In 1987, up-and-coming Hong Kong filmmaker Ringo Lam directed a squalid crime film rife with violence and nebulous morality. “City on Fire,” which is screening as part of the New York Asian Film Festival’s special tribute to Lam, stars Chow Yun-fat and Danny Lee as an undercover cop and murderous thief who get chummy during the planning, execution, and fallout of a botched heist during which Chow kills an innocent person. In the end, Chow tells Lee the truth, and Lee shoots Chow in the head. (Moral of the story: don’t be honest.)
Two years later, John Woo released “The Killer,” a milestone of Hong Kong cinema that reinvented action movies and introduced the world to a new way of rendering violence — with almost loving intimacy, without dulling the impact. Woo became an international sensation, Lam helmed a Jean-Claude Van Damme film that bombed, and western audiences forgot “City on Fire.”
But Quentin Tarantino didn’t forget. The motor-mouthed progenitor of the VHS generation of filmmakers seemed to have studied the film with fawning assiduousness, absorbing its visceral punch (“BAM BAM BAM BAM BAM,” to quote Michael Madsen’s Mr. Blonde) and crimson-colored soul, manipulating and contorting them to fit his own devious vision of honor among lowlifes. His debut feature, “Reservoir Dogs,” not only set the precedent for Tarantino’s whiplash-inducing dialogue and abrupt bloodshed, but, for sharp-eyed moviegoers, also marked the first instance of the filmmaker’s flare for lifting shots, scenes, and ideas from his pulpy influences and suturing them into his own creation, like Victor Frankenstein’s culturally-savvy cousin.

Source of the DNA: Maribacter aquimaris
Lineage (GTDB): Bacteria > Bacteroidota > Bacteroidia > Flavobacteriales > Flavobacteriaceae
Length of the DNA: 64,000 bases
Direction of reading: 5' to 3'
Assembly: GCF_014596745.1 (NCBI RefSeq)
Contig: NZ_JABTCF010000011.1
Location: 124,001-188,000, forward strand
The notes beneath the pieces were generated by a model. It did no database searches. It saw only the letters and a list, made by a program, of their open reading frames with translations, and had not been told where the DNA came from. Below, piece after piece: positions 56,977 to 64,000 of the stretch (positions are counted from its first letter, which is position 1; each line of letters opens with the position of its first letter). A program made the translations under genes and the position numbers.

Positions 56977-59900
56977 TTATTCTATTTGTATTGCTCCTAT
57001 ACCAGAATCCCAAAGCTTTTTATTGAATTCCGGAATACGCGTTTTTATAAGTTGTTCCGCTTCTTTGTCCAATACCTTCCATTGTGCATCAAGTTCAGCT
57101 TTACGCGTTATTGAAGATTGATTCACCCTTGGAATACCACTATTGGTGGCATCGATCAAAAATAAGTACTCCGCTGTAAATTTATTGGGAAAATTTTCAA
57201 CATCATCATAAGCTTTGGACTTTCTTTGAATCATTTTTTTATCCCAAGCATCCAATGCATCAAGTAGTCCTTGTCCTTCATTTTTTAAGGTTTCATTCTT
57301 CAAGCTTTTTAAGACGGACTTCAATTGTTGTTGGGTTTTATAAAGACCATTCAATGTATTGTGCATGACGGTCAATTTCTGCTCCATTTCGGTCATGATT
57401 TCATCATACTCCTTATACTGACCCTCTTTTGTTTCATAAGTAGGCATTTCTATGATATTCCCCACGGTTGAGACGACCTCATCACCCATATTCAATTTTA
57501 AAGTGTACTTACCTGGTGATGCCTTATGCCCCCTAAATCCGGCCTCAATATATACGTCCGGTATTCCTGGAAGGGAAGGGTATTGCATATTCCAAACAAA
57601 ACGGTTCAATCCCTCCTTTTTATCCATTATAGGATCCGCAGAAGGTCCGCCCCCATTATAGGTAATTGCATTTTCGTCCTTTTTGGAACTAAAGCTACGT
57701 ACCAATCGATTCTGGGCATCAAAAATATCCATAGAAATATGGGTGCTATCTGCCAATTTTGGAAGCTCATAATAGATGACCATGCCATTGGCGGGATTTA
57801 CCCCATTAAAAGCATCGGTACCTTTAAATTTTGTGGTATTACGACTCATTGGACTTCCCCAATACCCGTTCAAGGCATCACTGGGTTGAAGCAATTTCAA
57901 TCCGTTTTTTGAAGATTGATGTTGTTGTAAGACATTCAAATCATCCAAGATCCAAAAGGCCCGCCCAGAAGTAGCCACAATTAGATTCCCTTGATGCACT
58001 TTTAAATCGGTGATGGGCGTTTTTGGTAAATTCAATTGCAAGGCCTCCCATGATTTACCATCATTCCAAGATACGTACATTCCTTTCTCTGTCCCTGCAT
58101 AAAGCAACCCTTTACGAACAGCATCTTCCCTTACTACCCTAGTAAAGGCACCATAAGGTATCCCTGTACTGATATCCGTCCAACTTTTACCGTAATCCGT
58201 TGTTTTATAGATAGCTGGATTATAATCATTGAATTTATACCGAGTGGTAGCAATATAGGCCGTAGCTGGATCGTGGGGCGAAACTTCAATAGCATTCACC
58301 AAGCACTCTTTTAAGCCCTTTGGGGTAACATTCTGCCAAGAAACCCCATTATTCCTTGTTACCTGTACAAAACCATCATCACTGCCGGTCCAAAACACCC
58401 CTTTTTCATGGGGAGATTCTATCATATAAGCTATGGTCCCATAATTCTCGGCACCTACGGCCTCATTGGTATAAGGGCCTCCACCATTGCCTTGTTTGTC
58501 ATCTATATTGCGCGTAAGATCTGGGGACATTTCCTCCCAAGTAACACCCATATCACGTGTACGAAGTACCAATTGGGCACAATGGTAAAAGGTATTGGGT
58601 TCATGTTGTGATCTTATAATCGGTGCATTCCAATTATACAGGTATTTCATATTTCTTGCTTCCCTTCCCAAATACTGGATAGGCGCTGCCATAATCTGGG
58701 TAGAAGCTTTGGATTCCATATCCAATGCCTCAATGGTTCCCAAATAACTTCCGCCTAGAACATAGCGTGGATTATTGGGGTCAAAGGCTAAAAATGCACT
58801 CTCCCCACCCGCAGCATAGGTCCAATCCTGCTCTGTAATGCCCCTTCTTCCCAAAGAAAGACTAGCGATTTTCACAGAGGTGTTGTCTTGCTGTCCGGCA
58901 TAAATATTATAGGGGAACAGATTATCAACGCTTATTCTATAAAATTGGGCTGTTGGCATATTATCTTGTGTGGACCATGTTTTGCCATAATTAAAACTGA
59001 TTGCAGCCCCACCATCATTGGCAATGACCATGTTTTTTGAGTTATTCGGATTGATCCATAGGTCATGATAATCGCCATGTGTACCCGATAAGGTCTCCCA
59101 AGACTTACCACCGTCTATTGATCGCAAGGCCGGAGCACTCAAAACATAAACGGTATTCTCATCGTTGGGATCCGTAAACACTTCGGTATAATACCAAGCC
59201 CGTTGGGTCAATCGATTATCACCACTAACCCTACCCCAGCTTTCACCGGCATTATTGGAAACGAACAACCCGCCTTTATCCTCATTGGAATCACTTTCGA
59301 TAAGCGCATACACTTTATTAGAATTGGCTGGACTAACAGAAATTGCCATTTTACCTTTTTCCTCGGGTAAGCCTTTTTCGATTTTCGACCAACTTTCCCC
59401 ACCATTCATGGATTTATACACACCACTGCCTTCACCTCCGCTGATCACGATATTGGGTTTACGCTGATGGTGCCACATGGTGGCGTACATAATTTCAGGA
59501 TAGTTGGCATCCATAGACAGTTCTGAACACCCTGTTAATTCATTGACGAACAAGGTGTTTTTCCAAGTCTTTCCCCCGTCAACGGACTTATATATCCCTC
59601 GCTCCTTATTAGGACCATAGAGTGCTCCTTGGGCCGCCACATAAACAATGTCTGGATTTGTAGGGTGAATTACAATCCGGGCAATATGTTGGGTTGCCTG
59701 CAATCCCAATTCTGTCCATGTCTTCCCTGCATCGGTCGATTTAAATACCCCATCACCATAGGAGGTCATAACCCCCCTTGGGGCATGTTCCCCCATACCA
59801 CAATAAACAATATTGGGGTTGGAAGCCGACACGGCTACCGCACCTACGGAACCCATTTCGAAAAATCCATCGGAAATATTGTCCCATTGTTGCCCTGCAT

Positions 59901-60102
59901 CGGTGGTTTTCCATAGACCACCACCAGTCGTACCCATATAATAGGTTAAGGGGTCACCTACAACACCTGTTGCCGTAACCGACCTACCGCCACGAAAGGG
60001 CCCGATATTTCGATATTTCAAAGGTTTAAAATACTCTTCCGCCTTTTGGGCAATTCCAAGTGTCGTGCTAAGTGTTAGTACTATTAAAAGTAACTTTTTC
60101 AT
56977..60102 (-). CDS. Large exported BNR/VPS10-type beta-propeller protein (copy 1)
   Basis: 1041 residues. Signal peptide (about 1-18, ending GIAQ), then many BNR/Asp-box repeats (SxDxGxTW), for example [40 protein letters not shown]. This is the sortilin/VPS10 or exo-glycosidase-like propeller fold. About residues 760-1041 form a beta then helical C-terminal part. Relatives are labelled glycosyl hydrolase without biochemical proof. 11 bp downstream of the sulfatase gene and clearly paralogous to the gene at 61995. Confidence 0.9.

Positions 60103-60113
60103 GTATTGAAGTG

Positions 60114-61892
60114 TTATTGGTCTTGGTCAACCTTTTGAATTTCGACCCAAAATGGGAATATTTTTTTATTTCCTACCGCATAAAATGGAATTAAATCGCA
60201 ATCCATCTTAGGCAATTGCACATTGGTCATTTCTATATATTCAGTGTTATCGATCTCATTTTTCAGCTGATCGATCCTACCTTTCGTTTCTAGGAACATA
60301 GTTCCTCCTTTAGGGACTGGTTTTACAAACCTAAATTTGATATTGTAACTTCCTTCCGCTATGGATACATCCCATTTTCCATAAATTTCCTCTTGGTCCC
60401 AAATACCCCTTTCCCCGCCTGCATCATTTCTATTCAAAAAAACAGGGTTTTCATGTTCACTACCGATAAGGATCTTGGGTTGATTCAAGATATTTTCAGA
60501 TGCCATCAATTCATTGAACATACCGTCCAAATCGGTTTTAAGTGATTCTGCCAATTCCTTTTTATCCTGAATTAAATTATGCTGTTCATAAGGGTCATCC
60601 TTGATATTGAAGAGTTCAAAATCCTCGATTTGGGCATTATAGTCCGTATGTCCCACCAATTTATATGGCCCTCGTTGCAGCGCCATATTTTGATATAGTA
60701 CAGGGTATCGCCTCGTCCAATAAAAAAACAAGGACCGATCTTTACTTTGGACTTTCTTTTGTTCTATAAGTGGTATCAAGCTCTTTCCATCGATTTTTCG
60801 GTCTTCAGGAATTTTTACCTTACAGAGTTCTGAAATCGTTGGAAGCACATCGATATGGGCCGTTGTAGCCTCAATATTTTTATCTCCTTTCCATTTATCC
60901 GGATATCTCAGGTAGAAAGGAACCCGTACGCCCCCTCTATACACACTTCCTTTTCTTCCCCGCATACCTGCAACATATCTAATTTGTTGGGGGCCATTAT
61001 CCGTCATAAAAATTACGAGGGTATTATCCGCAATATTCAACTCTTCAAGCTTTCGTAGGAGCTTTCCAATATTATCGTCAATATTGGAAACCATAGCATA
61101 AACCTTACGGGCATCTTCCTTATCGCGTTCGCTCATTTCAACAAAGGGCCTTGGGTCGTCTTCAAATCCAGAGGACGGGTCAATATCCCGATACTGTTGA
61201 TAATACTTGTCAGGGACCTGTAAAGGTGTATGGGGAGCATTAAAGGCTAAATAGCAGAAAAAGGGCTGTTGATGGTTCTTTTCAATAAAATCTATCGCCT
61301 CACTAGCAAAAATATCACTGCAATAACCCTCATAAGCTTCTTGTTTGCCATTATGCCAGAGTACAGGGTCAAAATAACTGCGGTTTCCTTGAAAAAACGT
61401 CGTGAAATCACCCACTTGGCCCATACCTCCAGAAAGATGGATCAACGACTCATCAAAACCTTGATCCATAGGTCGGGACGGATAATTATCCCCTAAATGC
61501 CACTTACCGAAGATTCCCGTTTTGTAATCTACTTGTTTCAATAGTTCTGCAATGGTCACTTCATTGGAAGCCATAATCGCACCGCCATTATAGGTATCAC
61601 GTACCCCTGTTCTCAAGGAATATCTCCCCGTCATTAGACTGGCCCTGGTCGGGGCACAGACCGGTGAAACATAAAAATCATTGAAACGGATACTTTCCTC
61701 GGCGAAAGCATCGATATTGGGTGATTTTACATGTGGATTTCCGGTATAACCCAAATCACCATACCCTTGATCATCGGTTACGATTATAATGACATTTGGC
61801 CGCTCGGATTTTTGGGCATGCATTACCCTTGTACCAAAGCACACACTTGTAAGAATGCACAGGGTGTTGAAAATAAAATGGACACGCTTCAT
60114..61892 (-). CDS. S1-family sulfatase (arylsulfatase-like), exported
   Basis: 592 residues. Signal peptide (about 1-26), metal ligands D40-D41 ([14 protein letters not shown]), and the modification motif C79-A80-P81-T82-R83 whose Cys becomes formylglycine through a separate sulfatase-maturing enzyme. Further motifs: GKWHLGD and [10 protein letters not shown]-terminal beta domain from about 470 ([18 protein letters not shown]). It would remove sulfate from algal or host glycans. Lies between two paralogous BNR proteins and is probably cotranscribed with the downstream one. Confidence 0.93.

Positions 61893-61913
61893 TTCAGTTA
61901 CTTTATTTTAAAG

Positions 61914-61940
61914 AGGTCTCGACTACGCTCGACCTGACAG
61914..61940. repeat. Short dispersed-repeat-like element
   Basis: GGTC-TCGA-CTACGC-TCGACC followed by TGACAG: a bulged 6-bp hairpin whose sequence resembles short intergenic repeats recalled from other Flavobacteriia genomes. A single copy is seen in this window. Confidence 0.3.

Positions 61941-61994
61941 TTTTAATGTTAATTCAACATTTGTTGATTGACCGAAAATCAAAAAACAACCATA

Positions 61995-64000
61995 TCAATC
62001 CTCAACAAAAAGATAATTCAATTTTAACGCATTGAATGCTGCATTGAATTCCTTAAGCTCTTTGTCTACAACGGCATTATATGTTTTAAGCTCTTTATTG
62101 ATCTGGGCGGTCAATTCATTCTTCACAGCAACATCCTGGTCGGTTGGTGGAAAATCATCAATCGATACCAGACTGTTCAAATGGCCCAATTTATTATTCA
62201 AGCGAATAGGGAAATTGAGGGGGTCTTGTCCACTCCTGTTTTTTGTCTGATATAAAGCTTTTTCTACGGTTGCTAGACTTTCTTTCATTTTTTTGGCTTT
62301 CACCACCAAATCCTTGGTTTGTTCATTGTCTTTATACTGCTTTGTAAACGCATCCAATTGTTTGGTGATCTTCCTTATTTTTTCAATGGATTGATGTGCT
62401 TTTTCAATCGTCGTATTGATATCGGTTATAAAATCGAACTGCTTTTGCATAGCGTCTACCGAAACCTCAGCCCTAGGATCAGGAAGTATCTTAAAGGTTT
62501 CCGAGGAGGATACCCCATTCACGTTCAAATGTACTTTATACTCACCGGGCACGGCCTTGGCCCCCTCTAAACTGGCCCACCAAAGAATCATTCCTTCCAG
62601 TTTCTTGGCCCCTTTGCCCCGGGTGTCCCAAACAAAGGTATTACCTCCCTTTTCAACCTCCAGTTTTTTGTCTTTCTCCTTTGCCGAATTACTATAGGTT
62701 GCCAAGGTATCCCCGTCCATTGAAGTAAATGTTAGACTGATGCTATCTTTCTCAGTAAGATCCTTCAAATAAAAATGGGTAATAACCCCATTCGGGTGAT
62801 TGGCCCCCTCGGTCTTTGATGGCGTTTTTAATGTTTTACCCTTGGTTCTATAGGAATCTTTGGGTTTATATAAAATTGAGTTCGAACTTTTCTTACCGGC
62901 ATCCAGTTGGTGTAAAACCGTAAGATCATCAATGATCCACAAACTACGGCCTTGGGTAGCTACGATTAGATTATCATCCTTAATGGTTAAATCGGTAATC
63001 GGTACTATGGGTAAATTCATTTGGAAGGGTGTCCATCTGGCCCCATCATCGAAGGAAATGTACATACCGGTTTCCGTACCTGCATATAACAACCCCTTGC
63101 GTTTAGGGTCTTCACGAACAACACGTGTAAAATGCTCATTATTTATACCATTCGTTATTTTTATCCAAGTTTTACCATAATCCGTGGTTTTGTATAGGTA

On its own terms, Lam’s ragged film is pretty good, but not remarkable. As a sordid action flick — what the kids today call “gritty” — it stands in stark contrast to the smooth poetic style of John Woo’s “The Killer,” in which Chow and Lee reverse roles, with Chow playing the killer and Lee the cop. Woo, who helped change Hong Kong cinema with “A Better Tomorrow” and the one-two wallop of “The Killer” and “Hardboiled,” depicts the allure and unspoken moral code of Hong Kong’s underworld and neon-steeped back rooms with the sincerity of a Greek tragedy. He presents violence as an innate human quality, something people can turn to as a career as well as a means of self-expression. The various gangsters and low-lifes and law enforcement agents deal in death the way writers use words.
“City on Fire,” still Lam’s best film (and his only good one, unless you really dig “Simon Sez”), doesn’t have the mark of an auteur like “The Killer” or “Reservoir Dogs.” It almost feels ripe for salvage, a series of cool moments strewn about a messy narrative kept bearable by the inherent excitement of the endlessly watchable Chow Yun-fat shooting people, as well as Yun-fat’s chemistry with Danny Lee. The moments exhumed by Tarantino are pretty obvious, but he repurposes them deftly. The botched heist around which both films revolve, Yun-fat/Tim Roth taking a bullet to the belly, and the fatal Mexican standoff with which both end are the most obvious echoes, while other parts, notably a scene of Harvey Keitel/Danny Lee unloading a pair of pistols into a cop car’s windshield are lifted just because they’re really cool.